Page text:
". . . What personal qualities and characteristics must the hero have if he is to be accepted as a hero? First of all, he must be physically great, big-bodied, burly, the full of a door. His personal courage must be outstanding and unquestionable. He must be rosy, generous and chivalrous. He must have some noble, endearing fault which is easily forgiven, extravagance for choice. But, outside battle, he must be gentle and courteous and capable of comradery (sic)."
- Oliver St. John Gogarty.
"Fight Doctor," the book about the physician-patient relationships between Ferdie Pacheco M.D., and Muhammad Ali, qualifies the heavyweight boxing champion on all counts. It also includes some revelations.
Ali fought his all-important comeback bout against Jerry Quary with a rib broken in training.
The "boys in Chicago" did not want Pacheco deadening Ali's knuckles with novocaine before the second Joe Frazier fight, Ali said to Pacheco, because they reasoned, "How can you trust a white man that don't get paid?" Pacheco did it anyway and later consented to be paid.
The Great One was assailed by self-doubt after his third bout with Ken Norton and confided, "I don't have it anymore. I was not myself out there. I see the things to do but I can't do them. Did I win the fight? Am I through, Doc? Should I quit? . . . I think I'll hang them up. I think I'm through. What do you think?"
Pacheco, having known Ali since 1962, answered, "I wish you would quit now. I'd be the happiest person of your entourage if you quit now, but I don't think you will." Ali didn't, of course.
Pacheco knows boxing from having worked, free, for 15 years in the corners and hundreds of fighters. He is successful in his profession and has "an established charity practice in the (Miami) ghetto, which was so acti ve that I had to cut down my office hours for whites to accommodate the patients."
Pacheco puts to rest two questions: Was Ali "scared to death" when he threw a tantrum before his first bout with Sonny Liston?
Was Ali ready to quit in that bout?
As to the first question, Pacheco recalls that Ali's blood pressure was 200/100 at the weight-in with "his pluse galloping out of control" after his wild antics.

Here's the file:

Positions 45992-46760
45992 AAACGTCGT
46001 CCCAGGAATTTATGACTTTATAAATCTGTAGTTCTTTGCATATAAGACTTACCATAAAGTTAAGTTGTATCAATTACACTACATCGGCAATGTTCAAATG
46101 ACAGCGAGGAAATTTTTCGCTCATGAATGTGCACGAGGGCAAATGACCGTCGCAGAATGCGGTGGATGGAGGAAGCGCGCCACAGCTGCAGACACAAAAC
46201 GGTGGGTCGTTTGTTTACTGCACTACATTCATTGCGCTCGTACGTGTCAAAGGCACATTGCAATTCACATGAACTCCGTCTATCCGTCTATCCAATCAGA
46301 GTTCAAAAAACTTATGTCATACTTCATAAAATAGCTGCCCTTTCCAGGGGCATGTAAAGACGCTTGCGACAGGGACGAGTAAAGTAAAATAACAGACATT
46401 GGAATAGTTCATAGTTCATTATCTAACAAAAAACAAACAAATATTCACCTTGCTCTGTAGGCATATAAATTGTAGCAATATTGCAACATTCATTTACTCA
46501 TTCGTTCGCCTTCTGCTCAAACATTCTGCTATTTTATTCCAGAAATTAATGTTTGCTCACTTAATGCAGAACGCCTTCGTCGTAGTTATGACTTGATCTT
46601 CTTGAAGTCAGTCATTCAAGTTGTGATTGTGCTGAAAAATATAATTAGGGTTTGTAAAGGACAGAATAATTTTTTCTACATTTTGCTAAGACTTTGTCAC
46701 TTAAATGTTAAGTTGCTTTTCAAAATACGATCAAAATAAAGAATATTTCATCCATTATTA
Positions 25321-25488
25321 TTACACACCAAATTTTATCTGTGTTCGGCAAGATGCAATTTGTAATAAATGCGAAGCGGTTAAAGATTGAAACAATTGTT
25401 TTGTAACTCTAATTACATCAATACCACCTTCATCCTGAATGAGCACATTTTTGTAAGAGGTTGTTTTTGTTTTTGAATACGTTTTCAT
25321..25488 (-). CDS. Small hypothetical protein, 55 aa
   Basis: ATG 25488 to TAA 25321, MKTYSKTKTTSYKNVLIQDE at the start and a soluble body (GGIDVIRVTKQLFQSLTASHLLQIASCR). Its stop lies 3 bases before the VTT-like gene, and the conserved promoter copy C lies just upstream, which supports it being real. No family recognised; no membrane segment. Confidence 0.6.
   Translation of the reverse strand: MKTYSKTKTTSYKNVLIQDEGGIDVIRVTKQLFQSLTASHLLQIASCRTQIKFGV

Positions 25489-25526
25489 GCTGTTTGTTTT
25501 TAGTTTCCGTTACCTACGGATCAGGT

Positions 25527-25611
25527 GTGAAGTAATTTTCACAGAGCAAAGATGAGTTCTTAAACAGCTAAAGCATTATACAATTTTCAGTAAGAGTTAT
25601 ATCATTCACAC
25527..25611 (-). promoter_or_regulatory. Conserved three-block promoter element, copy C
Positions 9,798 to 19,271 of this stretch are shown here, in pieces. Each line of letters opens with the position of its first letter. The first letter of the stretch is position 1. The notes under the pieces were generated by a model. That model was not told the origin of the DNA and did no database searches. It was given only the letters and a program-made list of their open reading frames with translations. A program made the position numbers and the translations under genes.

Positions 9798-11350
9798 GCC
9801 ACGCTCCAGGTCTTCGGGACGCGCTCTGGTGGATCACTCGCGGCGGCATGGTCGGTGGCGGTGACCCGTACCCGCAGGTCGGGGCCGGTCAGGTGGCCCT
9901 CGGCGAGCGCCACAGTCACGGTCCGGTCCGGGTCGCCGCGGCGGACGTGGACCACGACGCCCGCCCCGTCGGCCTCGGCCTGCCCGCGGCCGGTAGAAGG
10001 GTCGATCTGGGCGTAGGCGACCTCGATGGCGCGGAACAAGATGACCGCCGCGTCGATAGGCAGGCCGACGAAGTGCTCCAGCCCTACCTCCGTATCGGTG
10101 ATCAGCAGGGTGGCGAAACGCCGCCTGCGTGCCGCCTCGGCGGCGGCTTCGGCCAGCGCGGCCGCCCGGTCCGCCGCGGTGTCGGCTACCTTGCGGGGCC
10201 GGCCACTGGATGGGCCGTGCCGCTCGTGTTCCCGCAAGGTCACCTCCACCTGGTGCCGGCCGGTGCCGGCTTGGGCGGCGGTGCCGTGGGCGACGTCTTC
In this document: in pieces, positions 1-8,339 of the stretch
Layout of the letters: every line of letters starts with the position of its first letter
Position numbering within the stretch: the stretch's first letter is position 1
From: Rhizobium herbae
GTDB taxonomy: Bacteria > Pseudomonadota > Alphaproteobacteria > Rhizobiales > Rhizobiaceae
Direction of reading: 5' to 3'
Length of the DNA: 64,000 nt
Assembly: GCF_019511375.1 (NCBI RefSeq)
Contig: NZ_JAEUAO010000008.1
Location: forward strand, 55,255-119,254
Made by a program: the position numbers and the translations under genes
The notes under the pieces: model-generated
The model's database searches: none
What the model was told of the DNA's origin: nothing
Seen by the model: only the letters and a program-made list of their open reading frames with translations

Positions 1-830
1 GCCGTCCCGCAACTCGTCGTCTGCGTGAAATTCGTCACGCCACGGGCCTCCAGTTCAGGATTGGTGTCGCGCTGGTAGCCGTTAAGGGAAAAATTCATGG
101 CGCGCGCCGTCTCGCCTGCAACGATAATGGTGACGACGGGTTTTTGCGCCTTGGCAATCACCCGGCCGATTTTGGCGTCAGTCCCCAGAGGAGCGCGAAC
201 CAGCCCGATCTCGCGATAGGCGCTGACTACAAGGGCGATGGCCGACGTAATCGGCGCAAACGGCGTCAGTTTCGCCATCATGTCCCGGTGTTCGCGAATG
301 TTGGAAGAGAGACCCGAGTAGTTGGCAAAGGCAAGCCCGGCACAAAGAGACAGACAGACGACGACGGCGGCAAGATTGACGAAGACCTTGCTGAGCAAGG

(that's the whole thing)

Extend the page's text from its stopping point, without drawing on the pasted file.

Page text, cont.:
But, Pacheco reports, "The ride back to the house is pure joy . . . I take my first blood pressure: 120/80. Normal. 'Why did you act so nutty up there in front of all those people? I ask Ali. He replies, 'Because Liston thinks I'm a nut. He's scared of no man, but he is scared of a nut because he doesn't know what I'm going to do.'"
As to the question of Ali being ready to quit, Pacheco remembers in the corner that Liston injured his shoulder and, before the fourth round, alcohol and oil of wintergreen was applied to it.
"Ali got some on his brow." Pacheco reports. "As (trainer) Angelo Dundee performed the cornerman's ritual of wiping his man's face with a sponge, he got a drop in Ali's eye.
"This burns like pure fire and soon both eyes were red and blurring fast. Ali turned to (second Drew Brown) Bundini, sure that the White Establishment had gotten to him and said, 'Cut them off,' meaning his gloves . . . The referee came over and yelled above the din, 'If you don't get up in 10 seconds, you lose this fight on a TKO.' Now Angelo, halfway down the ring stairs, with one hand on Ali's butt, pushed him up and with the other took his stool, and Ali stood blinking, blind, and at the mercy of the murderous Bear.
". . . But by the end of the round a strange thing happened. Ali's eye began to clear and Liston began to get tired . . . The next two rounds were all ours and Liston . . . did what all bullies are programmed to do when the going gets tough: He quit. Now one might say Ali tried to quit. I think you can see that this does not apply here. Ali was young and blind . . ."